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Re: Sharing a file between to different modules (A dead-horse topic?)

From: Matthew Herrmann
Subject: Re: Sharing a file between to different modules (A dead-horse topic?)
Date: Tue, 4 Jun 2002 11:16:32 +1000

Hi Casey,

I think I understand what you want to do, but it needs a fair bit more
effort to set up than on other systems. I'm guessing you've got a file or something similar in which you throw common useful
functions to reuse across apps.

Here's one problem with just using a shared file, as you would in VSS or

you have a utility function called:
Folder getDesktopFolder()

and you update it to have the following definition, to account for a
weirdness on NT systems:
Folder getDesktopFolder(boolean usingNT)

Now, you have to check every app which uses this file to make sure it still
compiles. A change to a shared file must _always_ be reflected in other

Using the shared project approach, you can solve this problem and future
proof your apps. Make a build script which includes:

cvs co -rSHAREDLIB_VERSION_5_FIXES sharedlib

as a line. Then, users needs to run build.bat or when they check

SHAREDLIB_VERSION_5_FIXES would be the branch tag of all compatible changes
to the library sharedlib that this code requires. You would not want to
automagically copy the utility file into your own directory, since you can't
then check changes back into that branch. (on *nix you may be able to use a
symlink to do the same thing though).

You could then commit fixs to the library and the changes would reflect in
other apps. Now, for an incompatible change like the above one, you would
make a new branch, and check that version out. Other apps will still use the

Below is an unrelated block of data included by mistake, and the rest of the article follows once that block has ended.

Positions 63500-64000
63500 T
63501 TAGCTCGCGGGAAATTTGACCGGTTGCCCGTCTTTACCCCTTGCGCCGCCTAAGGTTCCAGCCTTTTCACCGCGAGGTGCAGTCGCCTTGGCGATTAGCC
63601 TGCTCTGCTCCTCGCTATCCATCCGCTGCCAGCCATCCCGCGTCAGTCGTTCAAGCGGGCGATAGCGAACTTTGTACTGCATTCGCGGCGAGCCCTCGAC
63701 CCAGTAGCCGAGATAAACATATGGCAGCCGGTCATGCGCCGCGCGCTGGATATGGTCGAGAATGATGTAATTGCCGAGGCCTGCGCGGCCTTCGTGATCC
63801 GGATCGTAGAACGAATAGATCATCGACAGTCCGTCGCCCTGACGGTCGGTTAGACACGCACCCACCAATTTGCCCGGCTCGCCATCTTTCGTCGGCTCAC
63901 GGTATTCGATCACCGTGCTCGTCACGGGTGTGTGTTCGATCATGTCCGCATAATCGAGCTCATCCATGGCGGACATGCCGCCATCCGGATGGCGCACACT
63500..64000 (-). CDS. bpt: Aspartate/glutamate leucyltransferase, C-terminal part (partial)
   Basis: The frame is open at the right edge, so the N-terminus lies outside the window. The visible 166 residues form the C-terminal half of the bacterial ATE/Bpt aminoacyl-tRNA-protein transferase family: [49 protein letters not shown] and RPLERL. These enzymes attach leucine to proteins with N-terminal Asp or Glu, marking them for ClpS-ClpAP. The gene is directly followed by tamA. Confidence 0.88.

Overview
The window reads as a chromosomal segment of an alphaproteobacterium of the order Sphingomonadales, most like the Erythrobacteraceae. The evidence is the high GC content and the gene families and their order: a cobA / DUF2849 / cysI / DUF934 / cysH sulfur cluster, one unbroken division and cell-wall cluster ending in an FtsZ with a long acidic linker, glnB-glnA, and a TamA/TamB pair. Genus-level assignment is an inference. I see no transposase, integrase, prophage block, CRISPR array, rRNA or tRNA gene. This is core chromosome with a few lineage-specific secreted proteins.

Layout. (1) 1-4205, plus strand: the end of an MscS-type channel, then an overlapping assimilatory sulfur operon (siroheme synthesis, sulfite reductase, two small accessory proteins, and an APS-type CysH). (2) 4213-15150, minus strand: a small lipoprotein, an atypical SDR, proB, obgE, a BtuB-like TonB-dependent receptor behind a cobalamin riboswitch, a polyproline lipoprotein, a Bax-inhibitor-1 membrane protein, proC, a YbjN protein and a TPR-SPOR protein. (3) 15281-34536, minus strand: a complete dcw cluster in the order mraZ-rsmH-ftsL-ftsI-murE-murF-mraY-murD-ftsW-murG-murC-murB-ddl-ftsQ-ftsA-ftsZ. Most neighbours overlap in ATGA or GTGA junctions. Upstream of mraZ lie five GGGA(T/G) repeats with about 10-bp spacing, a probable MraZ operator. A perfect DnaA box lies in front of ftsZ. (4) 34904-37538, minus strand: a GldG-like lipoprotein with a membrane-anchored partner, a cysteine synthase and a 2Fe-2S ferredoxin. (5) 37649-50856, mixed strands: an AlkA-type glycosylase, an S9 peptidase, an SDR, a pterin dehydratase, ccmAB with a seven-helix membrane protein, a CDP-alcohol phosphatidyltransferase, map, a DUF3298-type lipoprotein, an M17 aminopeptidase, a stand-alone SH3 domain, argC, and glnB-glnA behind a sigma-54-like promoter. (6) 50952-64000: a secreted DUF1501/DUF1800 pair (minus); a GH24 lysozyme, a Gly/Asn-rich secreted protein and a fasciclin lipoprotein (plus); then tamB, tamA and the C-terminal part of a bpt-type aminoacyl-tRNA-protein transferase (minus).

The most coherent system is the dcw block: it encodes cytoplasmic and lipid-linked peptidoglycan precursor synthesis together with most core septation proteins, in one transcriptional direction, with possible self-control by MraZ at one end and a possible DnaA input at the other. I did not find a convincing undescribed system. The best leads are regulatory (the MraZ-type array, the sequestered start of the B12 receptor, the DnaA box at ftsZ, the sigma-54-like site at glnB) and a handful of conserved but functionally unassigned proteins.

old branch of the file, and not require updating.

Note that if most of the time, you are making compatible changes, like
adding functions, fixing bugs, etc., you don't need to worry about
branching. It's just when old clients would get broken.

If you have a project folder format like:


then the sharedlib folder fits in nicely.

- You can fix your libraries while you work without needing to redeploy or
release manage etc.
- You can fix the same bugs in other apps
- You don't have to worry about chasing up every other app to resolve
- Developers won't do the same silly things to the shared code as they might
to their own (like decide to fix function name capitalisation in a
case-sensitive language)

- Could be a pain making those branches (maybe a script would help)
- Can only use "cvs tag" in this repo.

In our shop, we have a central library that developers from our company and
different clients we contract to commit to. Keeping it separate, in our
experience, improves code quality since the code is in a way "published" and
people take more care.

Anyway, just some thoughts...



Matthew Herrmann
Far Edge Technology
Level 11, 80 Mount St
North Sydney NSW 2060

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